International research, with the participation of the Instituto de Astrofísica de Canarias (IAC), reveals that perturbations in the magnetic fields of galaxies may be related to star formation. The study has mapped the magnetic fields of about fifteen galaxies in the vicinity of the Milky Way. The data were obtained with the HAWC+ instrument on board SOFIA, an airborne infrared telescope on a Boeing 747 that was operational until September 2022. The results are published in The Astrophysical Journal.
For decades, astronomers have studied the forces that govern the interior of galaxies - gravity, kinematic energy, stellar radiation, gas pressure - but magnetic fields are almost completely unknown. Magnetic fields may be a fundamental part of the evolution of galaxies, dragging interstellar gas towards the supermassive black hole, regulating the rate at which new stars form, influencing the formation of molecular gas clouds, and even affecting the internal kinematics of the disks of spiral galaxies.
Magnetic fields are intrinsically difficult to detect. While their field lines lurk between the stars and gas clouds that comprise galaxies, they do not emit any light on their own. So astronomers need to use specialized telescopes to detect their effects.
One of these instruments is HAWC+ (High-resolution Airborne Wideband Camera) on board SOFIA (Stratospheric Observatory for Infrared Astronomy), a joint project of NASA and the German Aerospace Center (DLR) consisting of a 2.7 m telescope mounted on a modified Boeing 747 aircraft, capable of flying over 99% of the Earth's atmosphere. HAWC+ is able to observe the far-infrared, polarized light emitted by magnetically aligned dust grains in galaxies and to infer the effects of magnetic fields deep in cold, dark molecular clouds.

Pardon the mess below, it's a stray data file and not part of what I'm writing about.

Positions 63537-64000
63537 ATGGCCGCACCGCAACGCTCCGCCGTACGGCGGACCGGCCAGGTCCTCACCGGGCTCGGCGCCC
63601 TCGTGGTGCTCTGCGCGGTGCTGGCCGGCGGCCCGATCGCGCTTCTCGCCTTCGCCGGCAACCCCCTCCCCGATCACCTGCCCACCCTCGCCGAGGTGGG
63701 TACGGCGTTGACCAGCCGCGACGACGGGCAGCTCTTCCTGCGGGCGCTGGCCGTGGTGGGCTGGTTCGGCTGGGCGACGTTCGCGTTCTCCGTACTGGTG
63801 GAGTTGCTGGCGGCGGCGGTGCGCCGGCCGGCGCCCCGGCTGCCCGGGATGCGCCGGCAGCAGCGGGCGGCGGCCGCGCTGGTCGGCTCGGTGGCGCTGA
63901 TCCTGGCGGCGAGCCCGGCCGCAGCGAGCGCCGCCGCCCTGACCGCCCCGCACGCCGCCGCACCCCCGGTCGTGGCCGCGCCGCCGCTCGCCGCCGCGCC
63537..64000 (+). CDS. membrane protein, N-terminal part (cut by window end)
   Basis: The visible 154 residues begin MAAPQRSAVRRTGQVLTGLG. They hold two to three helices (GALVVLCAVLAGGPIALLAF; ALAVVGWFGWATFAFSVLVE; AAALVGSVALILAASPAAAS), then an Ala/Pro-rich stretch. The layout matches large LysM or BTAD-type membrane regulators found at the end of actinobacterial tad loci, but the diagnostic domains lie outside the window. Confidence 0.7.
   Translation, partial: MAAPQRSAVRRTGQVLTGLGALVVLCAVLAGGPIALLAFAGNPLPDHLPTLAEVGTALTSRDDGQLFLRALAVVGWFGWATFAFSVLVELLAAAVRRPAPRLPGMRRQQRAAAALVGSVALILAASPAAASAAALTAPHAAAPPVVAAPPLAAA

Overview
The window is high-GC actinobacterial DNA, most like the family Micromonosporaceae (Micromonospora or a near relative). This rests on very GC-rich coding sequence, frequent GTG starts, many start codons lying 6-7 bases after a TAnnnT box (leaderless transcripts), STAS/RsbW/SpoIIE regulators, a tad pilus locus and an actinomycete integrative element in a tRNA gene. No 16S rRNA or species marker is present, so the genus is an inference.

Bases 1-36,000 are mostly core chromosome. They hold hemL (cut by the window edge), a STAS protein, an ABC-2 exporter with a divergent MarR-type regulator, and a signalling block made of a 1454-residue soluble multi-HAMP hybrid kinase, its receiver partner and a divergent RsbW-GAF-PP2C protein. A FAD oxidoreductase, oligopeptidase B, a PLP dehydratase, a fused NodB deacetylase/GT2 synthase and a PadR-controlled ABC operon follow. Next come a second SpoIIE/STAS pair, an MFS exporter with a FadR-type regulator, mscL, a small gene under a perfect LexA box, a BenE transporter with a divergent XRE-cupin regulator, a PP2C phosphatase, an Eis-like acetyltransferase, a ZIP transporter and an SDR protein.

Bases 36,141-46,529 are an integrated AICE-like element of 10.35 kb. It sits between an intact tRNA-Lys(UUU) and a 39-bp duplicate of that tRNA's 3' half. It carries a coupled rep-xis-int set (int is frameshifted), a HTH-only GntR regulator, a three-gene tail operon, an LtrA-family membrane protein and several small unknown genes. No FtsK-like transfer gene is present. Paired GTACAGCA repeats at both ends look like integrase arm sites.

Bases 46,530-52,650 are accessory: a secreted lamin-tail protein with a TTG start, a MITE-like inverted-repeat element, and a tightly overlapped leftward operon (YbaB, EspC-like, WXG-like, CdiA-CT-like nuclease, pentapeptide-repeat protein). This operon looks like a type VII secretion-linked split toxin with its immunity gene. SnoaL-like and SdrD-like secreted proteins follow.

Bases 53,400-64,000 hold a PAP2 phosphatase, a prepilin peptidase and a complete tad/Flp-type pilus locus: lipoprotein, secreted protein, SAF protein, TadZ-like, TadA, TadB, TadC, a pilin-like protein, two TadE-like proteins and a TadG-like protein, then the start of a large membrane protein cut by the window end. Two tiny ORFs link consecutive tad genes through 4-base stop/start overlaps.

Effects of star formation
An international team of scientists working on a project called SALSA (Survey on extragALactic magnetiSm with SOFIA) has used HAWC+ to observe 15 galaxies in the neighborhood of the Milky Way. They mapped the far-infrared magnetic fields and compared their structures with those obtained in the radio with the Very Large Array in New Mexico and the Radio Telescope Effelsberg in Germany.
The SALSA study has included starburst galaxies -galaxies forming stars at an incredibly high rate, often as a consequence of a recent galactic collision or other gravitational disruptions- and galaxies with active galactic nuclei, which are those that host a supermassive black hole emitting energetic jets of ionised gas.
The SALSA results reveal that the magnetic fields in turbulent, dense, star-forming clouds of gas are more disordered than those in diffuse interstellar gas traced by radio telescopes, a potential consequence related to the effects of star formation.
"For the first time we can study the magnetic field traced by interstellar dust grains, which emit polarised light because they are aligned by the magnetic field present in the interior of cold, dense molecular clouds. Results proves that magnetic fields are intrinsically related to star formation and that their amplification may be triggered by the very same processes that form new stars" explains Alejandro S. Borlaff, a researcher at NASA's Ames Research Center in California who led the study and obtained his PhD at the IAC.
SALSA results also show that SOFIA is more effective in tracing the magnetic field aligned parallel to the direction of these galactic outflows than radio telescopes. Radio telescopes, on the other hand, tend to be more sensitive to the magnetic fields present in the diffuse gas of the host galaxies.